It has been a summer of extreme weather in many parts of the world, but what cumulative effect is this having and what does it mean for our future? Chris Bond reports.
For many people it has been a long, blissful summer. Sales of ice creams, barbecues and paddling pools have soared with the temperatures as the country has basked in the sunshine.
Last month saw the hottest July day in the UK ever recorded and the balmy weather, which started back in May, has continued into August – at one point even drawing comparisons with the fabled summer of 1976 when the temperature topped 80F (which was how it was measured back then) every day for almost a month.
However, Britain isn’t the only place that’s been sweltering in the heat and for other parts of the world the extreme weather has brought destruction and tragedy.
The sight on the TV news channels of giant planes dropping fire retardant on vast forest fires in California was like something straight out of a Hollywood disaster movie, only the fires are real and they’re still raging.
Officials say they are dealing with the largest wildfire to ever hit the state after two blazes joined together into a single conflagration estimated to be the size of Los Angeles.
Across California 14,000 firefighters are battling 18 major fires that have carved their way through forests and woodland and are threatening urban areas.
At least nine people have died since the fires, which have coincided with record-breaking temperatures, broke out last month – and the worst months of wildfire season are still to come.
One the other side of the world the situation is also dire. Australia’s most populated state, New South Wales, is now entirely in drought, with a dry winter intensifying what has been called the worst drought in living memory in parts of eastern Australia.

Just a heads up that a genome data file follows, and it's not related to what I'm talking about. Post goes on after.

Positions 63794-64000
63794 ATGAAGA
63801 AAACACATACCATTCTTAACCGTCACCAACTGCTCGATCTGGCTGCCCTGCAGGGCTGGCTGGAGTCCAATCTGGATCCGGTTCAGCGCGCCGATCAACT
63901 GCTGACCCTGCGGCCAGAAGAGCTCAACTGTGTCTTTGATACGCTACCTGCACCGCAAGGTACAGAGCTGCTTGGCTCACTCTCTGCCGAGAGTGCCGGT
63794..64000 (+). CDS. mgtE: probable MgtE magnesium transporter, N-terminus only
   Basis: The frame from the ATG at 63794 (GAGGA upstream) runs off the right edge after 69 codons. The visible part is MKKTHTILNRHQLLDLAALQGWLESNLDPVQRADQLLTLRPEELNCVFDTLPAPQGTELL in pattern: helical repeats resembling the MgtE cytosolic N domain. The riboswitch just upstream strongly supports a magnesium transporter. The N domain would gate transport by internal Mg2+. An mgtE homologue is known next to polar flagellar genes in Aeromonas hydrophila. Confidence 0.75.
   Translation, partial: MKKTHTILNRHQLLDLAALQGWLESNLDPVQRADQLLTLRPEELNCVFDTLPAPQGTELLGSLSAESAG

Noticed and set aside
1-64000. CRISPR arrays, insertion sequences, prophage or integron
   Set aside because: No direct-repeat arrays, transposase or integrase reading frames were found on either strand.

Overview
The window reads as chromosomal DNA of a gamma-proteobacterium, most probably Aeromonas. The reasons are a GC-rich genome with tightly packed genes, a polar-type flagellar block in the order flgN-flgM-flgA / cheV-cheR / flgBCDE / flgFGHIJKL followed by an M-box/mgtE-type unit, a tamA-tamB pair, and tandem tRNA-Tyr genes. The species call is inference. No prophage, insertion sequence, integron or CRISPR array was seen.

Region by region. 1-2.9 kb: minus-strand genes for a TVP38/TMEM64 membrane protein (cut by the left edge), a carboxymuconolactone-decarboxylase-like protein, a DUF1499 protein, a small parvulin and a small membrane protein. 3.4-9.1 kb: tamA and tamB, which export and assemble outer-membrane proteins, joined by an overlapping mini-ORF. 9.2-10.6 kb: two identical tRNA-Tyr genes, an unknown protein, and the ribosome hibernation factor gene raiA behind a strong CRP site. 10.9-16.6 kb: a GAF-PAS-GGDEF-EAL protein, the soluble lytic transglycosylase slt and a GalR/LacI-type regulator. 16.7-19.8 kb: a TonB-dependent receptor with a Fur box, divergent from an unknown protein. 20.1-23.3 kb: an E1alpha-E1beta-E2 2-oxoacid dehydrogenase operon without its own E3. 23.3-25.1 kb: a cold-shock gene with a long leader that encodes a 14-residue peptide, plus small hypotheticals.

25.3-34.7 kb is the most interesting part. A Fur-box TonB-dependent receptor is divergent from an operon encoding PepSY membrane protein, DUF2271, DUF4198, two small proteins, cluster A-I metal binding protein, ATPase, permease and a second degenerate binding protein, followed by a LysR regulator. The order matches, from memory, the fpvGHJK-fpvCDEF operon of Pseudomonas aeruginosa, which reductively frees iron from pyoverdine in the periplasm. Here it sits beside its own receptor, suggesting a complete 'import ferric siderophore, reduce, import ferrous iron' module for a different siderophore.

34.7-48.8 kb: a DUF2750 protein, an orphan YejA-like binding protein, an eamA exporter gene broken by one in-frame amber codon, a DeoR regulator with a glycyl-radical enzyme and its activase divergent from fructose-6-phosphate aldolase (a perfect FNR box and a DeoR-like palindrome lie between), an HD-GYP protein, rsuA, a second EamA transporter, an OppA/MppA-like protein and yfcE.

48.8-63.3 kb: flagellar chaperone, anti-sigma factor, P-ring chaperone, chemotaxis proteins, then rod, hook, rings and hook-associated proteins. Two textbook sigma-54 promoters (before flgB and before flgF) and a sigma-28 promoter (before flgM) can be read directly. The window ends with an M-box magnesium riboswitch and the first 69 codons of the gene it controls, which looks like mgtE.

Farmers have told harrowing stories of failing crops, severe water shortages and being unable to feed livestock, with the state and federal governments forced to step in and provide £330m in emergency relief funding.
Last month in Japan it wasn’t heat but torrential rain that brought disaster, triggering landslides and floods that left at least 200 people dead. To make matters worse, just weeks later an “unprecedented” heatwave claimed more than 65 lives.
Closer to home, swathes of Europe, including in Germany, France, Portugal and Spain have had to contend with oppressive levels of heat and near-record-breaking temperatures.
In Greece, this turned to tragedy when more than 80 people were killed when wildfires broke out near Athens.
Even in parts of northern Europe, not used to such unseasonally hot weather, there have been reports of a melting mountain in Sweden and record heat in the Arctic Circle sparking drought and fires.
Although such extreme weather is not unprecedented, many scientists are concerned that it is growing in frequency. Earlier this week climate experts warned that the Earth may be decades away from a tipping point triggering a state of uncontrollable climate change that threatens the future of humanity.
They said this threshold will be reached when average global temperatures are just 2C higher than they were in pre-industrial times – they are already 1C higher, and rising.
Professor Johan Rockstrom, a leading member of the team from the University of Stockholm, likened it to a row of dominoes. “Once one is pushed over, it pushes Earth towards another. It may be very difficult or impossible to stop the whole row of dominoes from tumbling over.”
Commenting on the findings, climate researcher Dr Phil Williamson, from the University of East Anglia, said: “In the context of the summer of 2018, this is definitely not a case of crying wolf, raising a false alarm. The wolves are now in sight.”